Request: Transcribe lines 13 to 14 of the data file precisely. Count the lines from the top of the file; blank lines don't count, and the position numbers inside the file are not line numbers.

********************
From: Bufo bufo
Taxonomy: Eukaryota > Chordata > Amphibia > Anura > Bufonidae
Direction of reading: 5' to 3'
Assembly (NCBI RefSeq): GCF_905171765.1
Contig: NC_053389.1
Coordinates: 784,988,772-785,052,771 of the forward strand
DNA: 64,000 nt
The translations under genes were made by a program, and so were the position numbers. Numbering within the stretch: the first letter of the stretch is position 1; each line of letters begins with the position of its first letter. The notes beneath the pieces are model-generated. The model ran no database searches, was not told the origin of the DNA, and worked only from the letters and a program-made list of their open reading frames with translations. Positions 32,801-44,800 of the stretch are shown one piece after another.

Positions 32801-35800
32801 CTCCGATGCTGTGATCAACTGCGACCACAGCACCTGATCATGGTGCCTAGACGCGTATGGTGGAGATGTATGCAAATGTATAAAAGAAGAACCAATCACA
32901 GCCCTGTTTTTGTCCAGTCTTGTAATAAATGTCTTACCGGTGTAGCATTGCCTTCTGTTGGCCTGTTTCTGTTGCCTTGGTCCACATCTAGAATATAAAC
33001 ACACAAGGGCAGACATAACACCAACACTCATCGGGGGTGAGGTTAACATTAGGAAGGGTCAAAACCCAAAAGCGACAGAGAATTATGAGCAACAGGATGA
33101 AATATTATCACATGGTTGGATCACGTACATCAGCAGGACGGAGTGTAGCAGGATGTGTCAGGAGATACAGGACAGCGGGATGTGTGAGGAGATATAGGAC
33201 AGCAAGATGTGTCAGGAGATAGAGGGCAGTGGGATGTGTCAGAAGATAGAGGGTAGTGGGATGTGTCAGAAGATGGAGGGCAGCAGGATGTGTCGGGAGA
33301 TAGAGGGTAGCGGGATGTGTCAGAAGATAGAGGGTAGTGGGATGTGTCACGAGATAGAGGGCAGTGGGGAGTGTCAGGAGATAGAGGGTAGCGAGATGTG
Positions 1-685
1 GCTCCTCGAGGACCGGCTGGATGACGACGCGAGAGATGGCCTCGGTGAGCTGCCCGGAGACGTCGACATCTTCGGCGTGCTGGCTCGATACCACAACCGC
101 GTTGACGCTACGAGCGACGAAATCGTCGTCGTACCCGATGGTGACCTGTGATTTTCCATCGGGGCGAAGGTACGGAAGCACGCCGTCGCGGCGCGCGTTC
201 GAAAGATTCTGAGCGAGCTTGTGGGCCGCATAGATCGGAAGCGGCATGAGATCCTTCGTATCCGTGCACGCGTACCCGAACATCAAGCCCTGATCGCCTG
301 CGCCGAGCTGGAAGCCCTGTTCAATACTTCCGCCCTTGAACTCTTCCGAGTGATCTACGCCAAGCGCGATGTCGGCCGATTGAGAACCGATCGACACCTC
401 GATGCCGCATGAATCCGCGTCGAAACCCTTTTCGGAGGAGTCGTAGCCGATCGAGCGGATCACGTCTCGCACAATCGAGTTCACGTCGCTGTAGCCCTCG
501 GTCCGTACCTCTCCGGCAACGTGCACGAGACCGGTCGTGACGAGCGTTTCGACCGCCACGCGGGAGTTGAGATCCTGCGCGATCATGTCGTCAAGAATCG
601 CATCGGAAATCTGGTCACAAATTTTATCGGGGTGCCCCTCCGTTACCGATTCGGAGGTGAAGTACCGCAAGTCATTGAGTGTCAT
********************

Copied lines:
33101 AATATTATCACATGGTTGGATCACGTACATCAGCAGGACGGAGTGTAGCAGGATGTGTCAGGAGATACAGGACAGCGGGATGTGTGAGGAGATATAGGAC
33201 AGCAAGATGTGTCAGGAGATAGAGGGCAGTGGGATGTGTCAGAAGATAGAGGGTAGTGGGATGTGTCAGAAGATGGAGGGCAGCAGGATGTGTCGGGAGA